The “World Level” Boxing Debate

The term “world level” is thrown around a lot in the sport, but what really is world level boxing?


A phrase used perhaps too often

I want to begin by stating that this article is in no way intended to be perceived as being particularly negative towards any particular boxers or promoters.

It is also not a condemnation of any fighter being below world level, rather that they have yet to prove themselves at this level, but then again we seem to have reached the stage where “world level” is a subjective opinion rather than a universal standard.

Despite the inspiration for this article being this past weekend’s Matchroom show in Leeds, this is far from an exclusively Matchroom issue/strategy, it is executed by promoters and television networks the world over.

The three main fighters on the Leeds show, and more importantly the fights they were in and how they were marketed, has lead me to document this examination of  the term “world level”, or alternatively “world class”, both which are regularly associated with boxers that tend to be in fights with other “world level” fighters – basically fighters ranked by one of the big four alphabetical boxing governing bodies.

It is worth noting, something which is known by all hardcore fans, that the rankings of these governing bodies stand for absolutely nothing in terms of determining who the top fighters in a weight class are.

In none of the four body’s top ten rankings will you find the merited top ten fighters of that particular weight class. You will find the champion of each division, barring the WBA which boasts a variety of “world champions”, is for the most part worthy of a top ten ranking in their weight class.

Beyond that, only 2 or three fighters in a governing bodies top 15 will actually be worthy of a place on that list.

On Saturday night, IBF No. 8 ranked featherweight, Josh Warrington, outpointed and outclassed IBF No. 9 Joel Brunker.

Taking nothing away from Warrington, it was a dominant performance from the Leeds fighter who has to date comfortably beaten every opponent he has been matched with.

It was billed as Warrington’s venture on to the world stage and the acid test to see if he could mix it with “world level” opposition.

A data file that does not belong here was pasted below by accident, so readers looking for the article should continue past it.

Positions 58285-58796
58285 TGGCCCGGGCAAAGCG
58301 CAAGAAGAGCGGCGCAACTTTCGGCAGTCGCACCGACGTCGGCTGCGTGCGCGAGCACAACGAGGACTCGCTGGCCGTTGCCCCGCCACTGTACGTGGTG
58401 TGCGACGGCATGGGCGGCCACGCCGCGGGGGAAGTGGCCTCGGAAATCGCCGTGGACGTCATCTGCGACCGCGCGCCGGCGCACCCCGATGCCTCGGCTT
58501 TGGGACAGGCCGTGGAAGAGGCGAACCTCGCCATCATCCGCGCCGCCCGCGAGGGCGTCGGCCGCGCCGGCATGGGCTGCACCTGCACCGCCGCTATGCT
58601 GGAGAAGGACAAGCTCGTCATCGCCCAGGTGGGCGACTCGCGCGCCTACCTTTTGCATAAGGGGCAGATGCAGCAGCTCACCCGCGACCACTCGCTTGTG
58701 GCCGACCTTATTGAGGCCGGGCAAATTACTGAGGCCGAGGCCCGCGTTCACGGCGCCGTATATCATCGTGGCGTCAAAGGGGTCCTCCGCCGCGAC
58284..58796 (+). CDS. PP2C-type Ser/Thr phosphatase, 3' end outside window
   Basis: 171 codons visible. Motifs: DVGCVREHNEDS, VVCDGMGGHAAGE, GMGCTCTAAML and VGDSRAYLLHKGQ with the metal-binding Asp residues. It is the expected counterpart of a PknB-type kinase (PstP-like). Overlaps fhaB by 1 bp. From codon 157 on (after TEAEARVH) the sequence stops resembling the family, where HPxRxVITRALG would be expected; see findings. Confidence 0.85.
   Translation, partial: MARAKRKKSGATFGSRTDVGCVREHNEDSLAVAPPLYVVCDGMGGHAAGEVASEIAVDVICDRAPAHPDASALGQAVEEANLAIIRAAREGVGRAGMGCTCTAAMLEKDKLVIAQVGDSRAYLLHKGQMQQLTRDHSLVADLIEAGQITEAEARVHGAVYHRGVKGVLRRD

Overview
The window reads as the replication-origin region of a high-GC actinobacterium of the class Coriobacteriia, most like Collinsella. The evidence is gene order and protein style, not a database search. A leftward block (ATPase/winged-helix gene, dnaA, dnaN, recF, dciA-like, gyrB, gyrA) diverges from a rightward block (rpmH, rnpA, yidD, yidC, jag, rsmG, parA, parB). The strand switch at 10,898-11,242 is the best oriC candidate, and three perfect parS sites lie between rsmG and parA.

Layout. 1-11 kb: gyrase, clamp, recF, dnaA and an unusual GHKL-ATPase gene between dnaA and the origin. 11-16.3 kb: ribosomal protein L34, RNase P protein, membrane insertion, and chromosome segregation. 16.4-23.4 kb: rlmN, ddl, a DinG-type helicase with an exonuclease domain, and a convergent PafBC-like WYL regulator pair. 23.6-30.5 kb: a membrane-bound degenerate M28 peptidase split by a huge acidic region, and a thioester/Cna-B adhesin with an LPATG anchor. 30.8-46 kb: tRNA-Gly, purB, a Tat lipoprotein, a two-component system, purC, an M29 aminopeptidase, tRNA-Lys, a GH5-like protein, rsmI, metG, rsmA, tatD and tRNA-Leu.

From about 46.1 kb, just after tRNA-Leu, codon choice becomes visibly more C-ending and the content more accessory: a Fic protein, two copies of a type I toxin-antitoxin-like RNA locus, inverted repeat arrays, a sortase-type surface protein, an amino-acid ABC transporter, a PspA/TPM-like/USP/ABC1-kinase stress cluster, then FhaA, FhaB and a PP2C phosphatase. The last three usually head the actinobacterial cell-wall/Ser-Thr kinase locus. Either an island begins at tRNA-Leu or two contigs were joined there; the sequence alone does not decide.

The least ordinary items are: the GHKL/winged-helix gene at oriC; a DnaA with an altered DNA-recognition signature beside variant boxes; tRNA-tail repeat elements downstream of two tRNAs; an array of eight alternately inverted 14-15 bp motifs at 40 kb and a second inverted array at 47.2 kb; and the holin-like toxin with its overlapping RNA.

If Warrington wins every round against a supposed world class boxer, surely this means Warrington is on the verge of pound for pound superstardom?

He is such a classy and skilled operator that he despatches world class opposition with such ease, surely he’s on another level to fighters in the featherweight division.

Well, not quite.

Look a little beneath the surface

Lets dissect this world class boxing match a little further. Warrington’s opponent, Joel Brunker, was undefeated before taking on the now IBF world champion Lee Selby in October of last year.

Similar to Saturday night, Brunker looked average and didn’t win a round before eventually being stopped in the 9th round.

In Brunker’s unbeaten run prior to the Selby bout, none of his victories were against any fighters that would be considered even in the top 30 featherweights in the world.

If you compare this to another individual sport, such as tennis, would the players outside the top 30 in the world be considered world class tennis players?

Simply put, no.

Tennis aficionados would laugh at the very notion. Again, I am not in any way trying to discredit Brunker’s career as a boxer.

I respect him like I respect all fighters but other than Sky Sports and Matchroom telling us that he is world level, the only evidence to suggest that a fight between him and Josh Warrington is a world level fight is that they both reside in different continents.

Boxing fans deserve better

My reasoning behind this article is that as a boxing fan, I feel I deserve better.

I feel boxing fans deserve the same as other sports – the best facing the best and more relevant to this article, fighters actually earning their status as opposed to being gifted it by promoters and television networks.

On a final note from Saturday night’s show, in the same vein of fighters not having earned their status, we saw Tony Bellew and Martin Murray, each in another keep busy fight against low level opposition. Keep busy fights which were intended to keep the rust off ahead of potential world title fights.

Considering both are fighting at new weight classes, and have fought low level opponents since moving up to those weight classes(barring Bellew’s defeat of Cleverly, who is now back down at Light Heavyweight, and never a top ranked cruiser), how on earth are both in line to challenge for a world title at their new weight classes?

Neither has faced someone in the top 20 of their division and it looks like neither will before getting the title shot.

Despite both having decent careers at their former weights, particularly Murray, neither was a world champion or was ever close to being the best in that division, so the idea that they can move up in weight and move straight to a world title shot without merit is a very frustrating prospect for lovers of the sport.

In closing, the agonising desire for the best to fight the best in boxing is nothing new, but the term world level is now being wheeled out more and more for fights and fighters which are not even close to having earned that distinction.

I feel the quality and integrity of the sport I love is being seriously diluted by the constant hyperbole surrounding the almost immoral governing body rankings and the fights these rankings lead to.

There are a lot of people out there for whom boxing is the main reason they pay their monthly Sky Sports subscription.

Similar to those also dish out every month for BoxNation. With the lies they are sold, they are frankly not getting value for money. 

For me, this false hyperbole reached a crescendo on Saturday night. Boxing fans deserve better.

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